MaxLinear Scores Successful IPO, $321M V-Vehicle Loan Request Rejected, Genomatica Raises $15M in VC Funding, & More San Diego BizTech News
It’s been a while since San Diego’s high-tech community saw this much deal news in one week—and most of it was good news, too. We gathered it all in one place for you here.
—Investor demand helped boost Carlsbad, CA-based MaxLinear’s shares (NYSE:MXL) by 33 percent on their first day of trading, with volume of nearly 6.9 million shares. MaxLinear, which makes wireless semiconductors for receiving and processing television and video signals over a broadband wireless connection, got about $50 million of the almost $90 million raised in the initial offering of 6.4 million shares, which was priced at $14 per share.
—Connect, the San Diego nonprofit group for technology and entrepreneurship, found that 319 startups were launched in 2009, about 13 percent more than the 282 startups of 2008. The data point was just one part of a report on San Diego’s innovation economy that Connect released for the fourth quarter of 2009.
—The Department of Energy turned down an application for $321 million in loans submitted by San Diego-based V-Vehicle, a venture-backed startup automaker that planned to build a factory in Northeastern Louisiana. The V-Vehicle Co. sought funding under the DOE’s Advanced Vehicle Technology Loan Program for what it called an “environmentally friendly” vehicle, which turned out to be a gasoline-powered four-passenger car.
—IT executives from some of San Diego’s better-known employers, including Lockheed Martin, Cymer, and Websense, held a debut meeting of the San Diego-based Industry Council for Competitiveness and Globalization. The ICCG is working to find new ways to retain local IT jobs and to counter the effects of foreign outsourcing.
—Genomatica, a San Diego company using biotechnology to take the petroleum out of the petrochemical industry, raised $15 million in a third round of venture funding that was led by TPG Biotech. Existing investors Mohr Davidow Ventures, Alloy Ventures, and Draper Fisher Jurvetson joined in the round, which will enable Genomatica to build a demonstration plant and expand its development of other “sustainable chemicals.”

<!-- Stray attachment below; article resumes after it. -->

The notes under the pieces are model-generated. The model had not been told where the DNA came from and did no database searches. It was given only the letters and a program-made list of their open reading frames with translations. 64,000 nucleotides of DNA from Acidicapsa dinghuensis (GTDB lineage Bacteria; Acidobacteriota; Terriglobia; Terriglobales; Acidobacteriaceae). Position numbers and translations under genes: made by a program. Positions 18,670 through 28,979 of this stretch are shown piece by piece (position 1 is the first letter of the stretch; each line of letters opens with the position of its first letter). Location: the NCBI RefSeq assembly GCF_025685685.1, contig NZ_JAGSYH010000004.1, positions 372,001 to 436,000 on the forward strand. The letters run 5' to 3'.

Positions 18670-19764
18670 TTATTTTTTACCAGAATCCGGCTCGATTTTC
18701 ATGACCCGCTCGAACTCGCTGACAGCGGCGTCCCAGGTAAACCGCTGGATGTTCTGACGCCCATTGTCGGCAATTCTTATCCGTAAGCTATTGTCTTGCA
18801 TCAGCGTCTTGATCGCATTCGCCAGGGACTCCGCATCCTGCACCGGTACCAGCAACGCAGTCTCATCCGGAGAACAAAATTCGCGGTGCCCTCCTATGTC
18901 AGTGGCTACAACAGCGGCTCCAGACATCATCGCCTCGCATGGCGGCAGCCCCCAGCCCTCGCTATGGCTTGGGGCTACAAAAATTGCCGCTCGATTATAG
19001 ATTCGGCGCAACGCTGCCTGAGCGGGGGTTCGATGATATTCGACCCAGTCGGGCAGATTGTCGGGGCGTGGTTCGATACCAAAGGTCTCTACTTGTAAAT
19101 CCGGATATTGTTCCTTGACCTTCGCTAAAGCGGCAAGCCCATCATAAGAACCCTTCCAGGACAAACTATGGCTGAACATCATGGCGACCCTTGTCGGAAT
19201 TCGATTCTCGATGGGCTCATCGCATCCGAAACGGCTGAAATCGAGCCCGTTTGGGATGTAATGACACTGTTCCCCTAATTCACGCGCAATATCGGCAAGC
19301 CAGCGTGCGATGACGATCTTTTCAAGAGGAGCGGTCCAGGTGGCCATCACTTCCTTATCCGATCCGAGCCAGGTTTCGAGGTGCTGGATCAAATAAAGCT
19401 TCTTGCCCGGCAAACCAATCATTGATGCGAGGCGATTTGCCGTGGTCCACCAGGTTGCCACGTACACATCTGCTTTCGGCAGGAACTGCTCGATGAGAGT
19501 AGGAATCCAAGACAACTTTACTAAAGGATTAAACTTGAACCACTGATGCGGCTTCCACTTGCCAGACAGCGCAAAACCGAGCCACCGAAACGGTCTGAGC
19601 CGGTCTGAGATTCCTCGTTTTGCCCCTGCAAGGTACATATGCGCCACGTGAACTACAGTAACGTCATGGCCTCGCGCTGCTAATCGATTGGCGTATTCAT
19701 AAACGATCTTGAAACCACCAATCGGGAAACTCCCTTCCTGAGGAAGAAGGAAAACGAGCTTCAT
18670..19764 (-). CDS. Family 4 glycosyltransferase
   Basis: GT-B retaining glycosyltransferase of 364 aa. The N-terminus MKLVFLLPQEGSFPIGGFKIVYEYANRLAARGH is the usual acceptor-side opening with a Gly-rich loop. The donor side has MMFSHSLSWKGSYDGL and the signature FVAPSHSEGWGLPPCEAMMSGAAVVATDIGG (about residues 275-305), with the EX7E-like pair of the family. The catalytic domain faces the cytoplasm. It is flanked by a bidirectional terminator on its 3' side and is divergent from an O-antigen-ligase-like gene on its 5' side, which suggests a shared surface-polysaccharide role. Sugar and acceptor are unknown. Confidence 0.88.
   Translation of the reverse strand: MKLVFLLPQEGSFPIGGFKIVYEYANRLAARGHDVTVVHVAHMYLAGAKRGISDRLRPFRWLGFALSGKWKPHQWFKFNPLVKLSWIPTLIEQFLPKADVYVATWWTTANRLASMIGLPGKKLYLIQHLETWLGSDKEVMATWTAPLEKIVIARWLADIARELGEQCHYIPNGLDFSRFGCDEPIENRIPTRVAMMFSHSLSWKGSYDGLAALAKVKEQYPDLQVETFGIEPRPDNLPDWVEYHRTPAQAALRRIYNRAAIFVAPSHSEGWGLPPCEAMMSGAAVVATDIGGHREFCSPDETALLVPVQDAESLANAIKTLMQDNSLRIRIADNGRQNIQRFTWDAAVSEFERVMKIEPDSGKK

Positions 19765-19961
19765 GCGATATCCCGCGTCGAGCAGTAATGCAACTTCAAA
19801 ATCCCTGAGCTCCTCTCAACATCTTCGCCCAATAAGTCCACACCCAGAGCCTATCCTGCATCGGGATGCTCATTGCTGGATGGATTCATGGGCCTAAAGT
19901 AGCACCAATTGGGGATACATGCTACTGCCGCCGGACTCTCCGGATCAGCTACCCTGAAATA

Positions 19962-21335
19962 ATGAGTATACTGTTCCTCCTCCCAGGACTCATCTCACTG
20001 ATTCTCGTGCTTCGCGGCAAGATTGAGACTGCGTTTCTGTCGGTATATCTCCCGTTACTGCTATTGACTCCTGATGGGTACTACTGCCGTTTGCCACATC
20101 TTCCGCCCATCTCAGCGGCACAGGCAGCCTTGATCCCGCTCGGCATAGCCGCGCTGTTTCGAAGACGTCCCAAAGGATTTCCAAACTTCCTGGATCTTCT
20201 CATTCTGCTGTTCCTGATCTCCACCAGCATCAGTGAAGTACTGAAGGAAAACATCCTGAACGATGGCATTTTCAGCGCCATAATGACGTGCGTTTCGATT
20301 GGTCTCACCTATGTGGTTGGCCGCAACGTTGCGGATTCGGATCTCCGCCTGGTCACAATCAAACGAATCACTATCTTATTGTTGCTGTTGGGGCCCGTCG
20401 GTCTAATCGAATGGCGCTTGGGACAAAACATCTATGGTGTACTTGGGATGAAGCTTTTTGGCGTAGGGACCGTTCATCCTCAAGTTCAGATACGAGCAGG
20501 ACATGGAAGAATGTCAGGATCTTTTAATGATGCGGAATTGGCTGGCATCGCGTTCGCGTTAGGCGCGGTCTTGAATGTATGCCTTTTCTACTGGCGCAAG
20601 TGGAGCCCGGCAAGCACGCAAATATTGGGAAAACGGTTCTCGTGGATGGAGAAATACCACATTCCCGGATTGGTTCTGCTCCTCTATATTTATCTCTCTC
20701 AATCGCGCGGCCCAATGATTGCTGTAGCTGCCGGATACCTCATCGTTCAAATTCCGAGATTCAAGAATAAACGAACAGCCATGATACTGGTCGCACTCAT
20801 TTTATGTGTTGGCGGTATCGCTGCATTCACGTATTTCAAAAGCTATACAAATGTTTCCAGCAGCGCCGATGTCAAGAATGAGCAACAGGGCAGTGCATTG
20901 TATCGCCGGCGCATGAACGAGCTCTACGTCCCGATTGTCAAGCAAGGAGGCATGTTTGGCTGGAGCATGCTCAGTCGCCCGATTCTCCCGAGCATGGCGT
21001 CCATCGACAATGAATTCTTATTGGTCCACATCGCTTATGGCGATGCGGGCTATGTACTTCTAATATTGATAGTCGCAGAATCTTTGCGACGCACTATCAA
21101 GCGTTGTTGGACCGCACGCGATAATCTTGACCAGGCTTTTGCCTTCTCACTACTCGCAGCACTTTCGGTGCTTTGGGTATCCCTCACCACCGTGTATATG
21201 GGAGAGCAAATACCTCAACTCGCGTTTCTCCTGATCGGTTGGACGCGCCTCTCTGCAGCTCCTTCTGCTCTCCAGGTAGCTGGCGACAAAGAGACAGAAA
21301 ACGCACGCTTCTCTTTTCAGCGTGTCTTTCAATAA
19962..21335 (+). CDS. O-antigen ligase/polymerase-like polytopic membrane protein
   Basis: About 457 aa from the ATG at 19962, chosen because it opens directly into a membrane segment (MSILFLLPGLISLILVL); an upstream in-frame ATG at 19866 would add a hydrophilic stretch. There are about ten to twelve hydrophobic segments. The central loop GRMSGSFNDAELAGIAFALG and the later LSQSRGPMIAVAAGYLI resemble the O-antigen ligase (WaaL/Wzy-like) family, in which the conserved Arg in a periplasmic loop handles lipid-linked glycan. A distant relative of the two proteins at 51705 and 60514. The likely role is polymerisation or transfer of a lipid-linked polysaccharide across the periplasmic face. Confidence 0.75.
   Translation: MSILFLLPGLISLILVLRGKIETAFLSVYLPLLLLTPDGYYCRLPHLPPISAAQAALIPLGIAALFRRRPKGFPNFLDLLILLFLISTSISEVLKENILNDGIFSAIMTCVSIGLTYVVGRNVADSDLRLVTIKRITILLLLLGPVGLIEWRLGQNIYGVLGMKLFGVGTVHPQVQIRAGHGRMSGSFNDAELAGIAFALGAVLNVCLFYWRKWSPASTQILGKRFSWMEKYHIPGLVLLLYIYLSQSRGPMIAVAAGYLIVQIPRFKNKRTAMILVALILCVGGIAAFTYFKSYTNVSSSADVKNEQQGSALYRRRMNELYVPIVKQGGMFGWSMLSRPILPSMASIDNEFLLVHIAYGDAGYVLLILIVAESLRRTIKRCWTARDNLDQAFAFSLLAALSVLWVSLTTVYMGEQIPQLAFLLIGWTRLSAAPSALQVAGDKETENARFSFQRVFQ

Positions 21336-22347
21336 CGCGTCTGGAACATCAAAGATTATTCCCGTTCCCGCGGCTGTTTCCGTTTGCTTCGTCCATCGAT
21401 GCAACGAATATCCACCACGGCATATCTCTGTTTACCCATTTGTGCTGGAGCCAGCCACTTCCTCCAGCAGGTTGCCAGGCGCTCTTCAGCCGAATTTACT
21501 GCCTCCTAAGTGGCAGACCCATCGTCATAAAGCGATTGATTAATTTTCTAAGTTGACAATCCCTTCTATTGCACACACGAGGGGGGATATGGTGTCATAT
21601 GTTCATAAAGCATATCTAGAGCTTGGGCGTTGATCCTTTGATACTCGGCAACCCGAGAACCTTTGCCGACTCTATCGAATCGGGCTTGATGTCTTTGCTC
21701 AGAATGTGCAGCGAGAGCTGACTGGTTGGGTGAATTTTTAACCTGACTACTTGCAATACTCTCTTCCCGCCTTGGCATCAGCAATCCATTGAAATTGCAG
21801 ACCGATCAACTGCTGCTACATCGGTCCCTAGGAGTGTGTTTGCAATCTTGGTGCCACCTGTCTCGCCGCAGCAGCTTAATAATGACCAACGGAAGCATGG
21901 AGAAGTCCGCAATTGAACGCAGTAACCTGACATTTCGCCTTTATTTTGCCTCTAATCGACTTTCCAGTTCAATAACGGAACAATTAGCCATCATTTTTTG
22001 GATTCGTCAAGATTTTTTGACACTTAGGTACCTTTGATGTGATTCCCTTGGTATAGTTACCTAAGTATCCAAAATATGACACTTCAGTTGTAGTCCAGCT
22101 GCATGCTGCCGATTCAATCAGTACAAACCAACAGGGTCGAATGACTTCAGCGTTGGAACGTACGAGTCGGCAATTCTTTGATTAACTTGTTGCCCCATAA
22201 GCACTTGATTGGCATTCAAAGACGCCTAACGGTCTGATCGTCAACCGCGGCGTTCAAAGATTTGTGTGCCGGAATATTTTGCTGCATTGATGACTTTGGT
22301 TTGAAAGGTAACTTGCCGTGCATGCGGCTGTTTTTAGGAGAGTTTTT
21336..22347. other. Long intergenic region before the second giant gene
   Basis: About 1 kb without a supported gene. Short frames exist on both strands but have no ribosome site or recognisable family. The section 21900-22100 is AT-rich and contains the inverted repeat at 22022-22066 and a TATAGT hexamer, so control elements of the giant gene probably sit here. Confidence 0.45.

—San Diego-based Avaak, which is developing wireless mesh video surveillance technology for consumers, raised $10 million in a second round of venture funding led by Qualcomm Ventures. Joining in the round were existing investors Trinity Ventures, InterWest Partners, and Leapfrog Ventures.
—San Diego-based KidZui, which has been developing a kid-friendly Internet browser, has raised $4 million in a secondary round of venture funding that was led by San Diego’s Mission Ventures. Previous investors, which included Emergence Capital Partners, First Round Capital, and Maveron, also participated.
—The Active Network is about 18 months into an ambitious program to overhaul and replace its existing software-as-a-service infrastructure. Active CEO Dave Alberga estimates the four-year software development effort will cost between $80 million and $90 million.
—Parand Tony Darugar, who created a free Web-based expense tracking service called Xpenser, announced new features for businesses at the DEMO Spring 2010 event in Palm Desert, CA. The new Xpenser premium service, which is offered through San Diego-based Tastr, will charge a fee for business customers and their corporate clients.